The people who count for VIDA count because they love literature. It would probably be an understatement to suggest they prefer reading over math. We wanted to learn more about what drives the individuals who make the annual VIDA Count possible. And because we are so grateful to these interns for so generously volunteering their time, we’ve launched a fundraising campaign to pay our Counters.
Tell us a bit about yourself.
I’m a short story writer living in Phoenix and completing my first collection of stories. For almost three years I’ve been leading a fiction workshop with incarcerated writers in Florence, Arizona. Also, I work as the program manager of Arizona State University’s Creative Writing program—a post I’m leaving at the end of this summer to become a Ph.D. candidate in fiction at the University of Houston. (I’m very excited!)
Why did you decide to become involved with the VIDA Count?
I became involved with the VIDA count to see the literary landscape and its biases more clearly (and also due to general curiosity). As a short story writer who has been submitting to journals for six or seven years, I realized that I hadn’t taken gender disparity into serious enough consideration. I joined the VIDA count to make myself pay attention. It’s still a learning/continuing process.I’ve enjoyed being a fly on the wall, of sorts, in the VIDA count process and look forward to the continuing discussion sparked by the results.
Do you have a favorite book / poem / novel / short story?
Many novels belong on my list of favorites (Anna Karenina, One Hundred Years of Solitude, The Awakening, Ask the Dust). I’m just finishing Carson McCullers’s The Heart is a Lonely Hunter, which has some stunning scenes and character description. I also appreciate so many short stories, including Eudora Welty’s “No Place For You, My Love,” Breece D’J Pancake’s “Trilobites,” Yasunari Kawabata’s “First Snow on Fuji,” Flannery O’Connor’s “A Good Man is Hard to Find,” and whole collections by Mavis Gallant, Ben Fountain, Lorrie Moore, and Andre Dubus. (These are all pretty obvious, and I’m sure I’m forgetting many others just as obvious.)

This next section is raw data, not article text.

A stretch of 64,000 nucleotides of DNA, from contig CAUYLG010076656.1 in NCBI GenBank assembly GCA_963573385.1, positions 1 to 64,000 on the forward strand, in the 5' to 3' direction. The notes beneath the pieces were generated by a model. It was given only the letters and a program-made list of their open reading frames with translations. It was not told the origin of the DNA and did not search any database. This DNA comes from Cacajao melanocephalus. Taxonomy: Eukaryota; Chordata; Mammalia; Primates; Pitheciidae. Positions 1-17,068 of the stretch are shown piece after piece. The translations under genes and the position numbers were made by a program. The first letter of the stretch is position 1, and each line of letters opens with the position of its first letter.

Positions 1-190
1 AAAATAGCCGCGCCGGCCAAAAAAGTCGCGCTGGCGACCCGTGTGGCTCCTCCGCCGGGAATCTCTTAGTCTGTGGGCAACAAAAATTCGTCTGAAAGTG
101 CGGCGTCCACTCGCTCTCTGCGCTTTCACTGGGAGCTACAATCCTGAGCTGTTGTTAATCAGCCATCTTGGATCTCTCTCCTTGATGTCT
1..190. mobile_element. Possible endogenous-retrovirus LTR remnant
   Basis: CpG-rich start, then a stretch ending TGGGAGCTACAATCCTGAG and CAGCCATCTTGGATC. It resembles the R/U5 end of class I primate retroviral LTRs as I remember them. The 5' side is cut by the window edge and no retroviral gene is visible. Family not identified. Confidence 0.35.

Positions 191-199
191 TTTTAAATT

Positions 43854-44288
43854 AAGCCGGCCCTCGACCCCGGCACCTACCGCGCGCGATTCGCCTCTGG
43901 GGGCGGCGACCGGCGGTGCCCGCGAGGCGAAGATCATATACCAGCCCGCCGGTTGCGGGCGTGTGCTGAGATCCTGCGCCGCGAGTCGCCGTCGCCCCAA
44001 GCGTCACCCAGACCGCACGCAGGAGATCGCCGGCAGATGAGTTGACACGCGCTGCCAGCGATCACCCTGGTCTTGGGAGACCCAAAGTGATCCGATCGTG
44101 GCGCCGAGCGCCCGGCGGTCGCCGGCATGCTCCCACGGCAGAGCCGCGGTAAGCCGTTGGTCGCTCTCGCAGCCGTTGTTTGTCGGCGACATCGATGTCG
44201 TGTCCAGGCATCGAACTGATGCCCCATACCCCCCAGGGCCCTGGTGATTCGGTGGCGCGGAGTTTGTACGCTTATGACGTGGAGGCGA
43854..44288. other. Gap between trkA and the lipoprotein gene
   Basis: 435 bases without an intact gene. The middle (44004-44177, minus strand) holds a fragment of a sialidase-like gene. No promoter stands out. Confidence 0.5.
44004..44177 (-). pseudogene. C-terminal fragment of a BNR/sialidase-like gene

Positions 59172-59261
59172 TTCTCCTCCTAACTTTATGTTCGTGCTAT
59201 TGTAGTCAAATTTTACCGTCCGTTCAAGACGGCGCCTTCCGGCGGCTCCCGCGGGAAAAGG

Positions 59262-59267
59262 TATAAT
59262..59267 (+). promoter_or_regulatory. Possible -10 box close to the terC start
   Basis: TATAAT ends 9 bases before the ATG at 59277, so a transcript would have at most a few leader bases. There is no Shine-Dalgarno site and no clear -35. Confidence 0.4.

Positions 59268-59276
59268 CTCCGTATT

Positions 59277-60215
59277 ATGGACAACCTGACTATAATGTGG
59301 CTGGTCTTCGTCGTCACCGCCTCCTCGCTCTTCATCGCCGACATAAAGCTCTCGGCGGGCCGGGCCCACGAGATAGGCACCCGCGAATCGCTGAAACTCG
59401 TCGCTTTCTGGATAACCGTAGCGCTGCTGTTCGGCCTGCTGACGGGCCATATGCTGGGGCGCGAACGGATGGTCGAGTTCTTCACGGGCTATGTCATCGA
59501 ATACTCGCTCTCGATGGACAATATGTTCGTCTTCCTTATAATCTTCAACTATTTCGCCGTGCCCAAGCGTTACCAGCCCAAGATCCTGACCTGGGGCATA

What literary journals would you suggest readers be on the lookout for?
Also, I’m a contributing editor for the online journal Waxwing, which has published some incredible poetry, fiction, and translations (not to mention nonfiction, book reviews, and original artwork). I hope anyone reading this will check out the site: http://waxwingmag.org/. I don’t have my finger on the pulse of other new journals per se but am a definite fan of Tin House, Prairie Schooner, and One Story—journals where, fingers crossed, I hope to place my own stories at some point—and ASU’s own Hayden’s Ferry Review, of course!
Corey Campbell’s fiction has appeared inThe Gettysburg Review, Colorado Review, The Rattling Wall, Necessary Fiction, Gulf Stream, Anderbo, and The Chamber Four Fiction Anthology, among other publications. A graduate of Warren Wilson’s MFA Program for Writers and a contributing editor of the journal Waxwing, Ms. Campbell works for Arizona State University and leads workshops with incarcerated writers in the Arizona State Prison Complex – Florence. A Tennessee Williams Scholar at this year’s Sewanee Writers’ Conference, she is completing her first collection of stories.